• on February 8, 2016

Alumni effort preserves memories in museum

The Children’s Home’s massive, red brick buildings on an expansive, green carpeted campus always will be home for thousands of TCH alumni. But as TCH approached its centennial celebration in 2006, alumni realized that a century of change threatened to fade their memories of where they grew up.

Growing from a seed planted by Brian Harris then watered by Fred Tanner, Ruby Burnett and her husband Richard and Debbie Belk Edge, the Alumni Association created a museum to preserve those memories.

Alumni donated trophies, pictures, footballs, books, era clothing, laundry equipment and a dental chair. Turner, who has wrote books about his experience growing up at TCH, built all the cabinetry and hauled it here from his home in Elizabeth City.

The Ogburn sisters – Cindy, Kit and Carol – provided early seed money. Caretaking the museum fell to three Dowell sisters who have nurtured it – but now are ready to hand the keys to younger alums.

Maxine, Bonnie and Brenda (Bo) Dowell came to TCH with siblings Nita, Leroy and Robert in March 1946. Their mother – abandoned by an alcoholic husband – took a job and an apartment in town so she could be near her children. Nita shortly left TCH and lived with mom.

Coming to TCH was like moving into a mansion for the Dowells. As tenant farmers their housin was “wherever somebody would let us live on their land.” That sometimes meant tobacco barns where snow drifted in through the slats onto the kids who lay four across an old mattress.

And yet, said Maxine, or Mac as she’s known even through her career as a Girl Scout executive, “others had it harder.”

Although Bonnie climbed into a favorite tree and “cried a lot,” she said it didn’t take long to feel at home.

mac and bonnie dowell
Mac Dowell and Bonnie Dowell Paschal

The Dowell sisters share the memories of so many alumni: the age graded chores, graduating to more responsibility from bed making to laundry to kitchen to the farm for the boys. Everyone lined up to go to meals in central dining. One year when the snow was almost waist deep to the smaller children, the high school boys carried them into the dining hall.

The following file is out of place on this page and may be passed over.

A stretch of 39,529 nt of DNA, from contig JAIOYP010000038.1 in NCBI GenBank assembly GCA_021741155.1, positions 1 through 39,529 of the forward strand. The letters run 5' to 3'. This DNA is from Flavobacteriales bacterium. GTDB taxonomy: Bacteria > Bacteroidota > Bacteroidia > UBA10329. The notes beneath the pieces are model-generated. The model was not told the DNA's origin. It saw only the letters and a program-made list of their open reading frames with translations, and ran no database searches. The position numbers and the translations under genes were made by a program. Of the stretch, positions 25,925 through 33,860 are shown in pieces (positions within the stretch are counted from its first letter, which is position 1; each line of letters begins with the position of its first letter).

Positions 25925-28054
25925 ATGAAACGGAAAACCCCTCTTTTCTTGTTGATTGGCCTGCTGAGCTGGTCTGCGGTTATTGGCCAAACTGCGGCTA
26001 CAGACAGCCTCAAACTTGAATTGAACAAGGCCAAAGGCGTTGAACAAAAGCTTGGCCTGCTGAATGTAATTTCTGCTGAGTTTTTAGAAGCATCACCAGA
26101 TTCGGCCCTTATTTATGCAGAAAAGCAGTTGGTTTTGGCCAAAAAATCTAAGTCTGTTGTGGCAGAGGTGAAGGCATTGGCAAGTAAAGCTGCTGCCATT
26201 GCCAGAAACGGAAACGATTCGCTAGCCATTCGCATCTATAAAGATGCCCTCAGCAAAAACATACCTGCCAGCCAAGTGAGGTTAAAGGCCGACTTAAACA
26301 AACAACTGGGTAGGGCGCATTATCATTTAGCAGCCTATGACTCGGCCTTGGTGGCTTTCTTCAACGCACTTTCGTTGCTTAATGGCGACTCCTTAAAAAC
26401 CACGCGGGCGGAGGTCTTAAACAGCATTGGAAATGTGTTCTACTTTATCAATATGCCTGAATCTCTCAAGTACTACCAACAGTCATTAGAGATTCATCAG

Everyone learned financial responsibility. In fourth grade a child “earned” 20 cents a month. The child got a dime for his pocket and TCH put the other dime into a savings account.

As a senior Mac’s honorarium was $10, of which she received $5. When she graduated she was given $147 from the TCH account, enough to pay her share of rent in the Broad Street apartment she would share with three other TCH graduates.

As do most TCH alumni, the Dowell sisters remember their years with great fondness: wiener roasts on Saturday nights when they could wear jeans and sit with their boyfriends; a quickly flickered porch light signaling time for the lucky to grab a kiss; roller skating in the gym; movies in the school house; piano lessons; putting on plays, learning to set a proper table and all the sports opportunities.

Ron and Brenda Higgs
There he is! Ron and Brenda Higgs discover his brother’s picture on a museum tour with TCH staffer Kim MacPherson.

 

 

 

They recognized they had more security and opportunity than did their family members who were not at TCH. When they took their two-week summer vacation with family, their cousins would say, “I want to go back to The Children’s Home and live with them – Leroy’s got two pair of shoes.”

The Children’s Home is the very best thing that ever happened to us. – Bo Dowell Hutchins

Lee and Robert have died. Mac, 81, is retired from Girl Scouts and lives in Davie County. Bonnie, 75, who has written many poems about her time at The Children’s Home, retired from Kroger and lives in Winston-Salem. Brenda (Bo), 73, retired from teaching and lives in Winston-Salem. Nita, 82, worked for Davie County Schools and is retired in Kinston.

Racism is Trauma

Crossnore School & Children’s Home exists to be a sanctuary for children and their families and racism destroys sanctuary. Racism is trauma and is part of systemic community trauma that has long term negative impacts on people and communities of color. Crossnore believes that black lives matter, and we are committed to building an anti-racist organization and supporting the development of racial equity in our communities. 

To read more about Crossnore's stance on racial equity, the Board of Trustee's Anti-Racist Statement, and to find other resources, please click HERE

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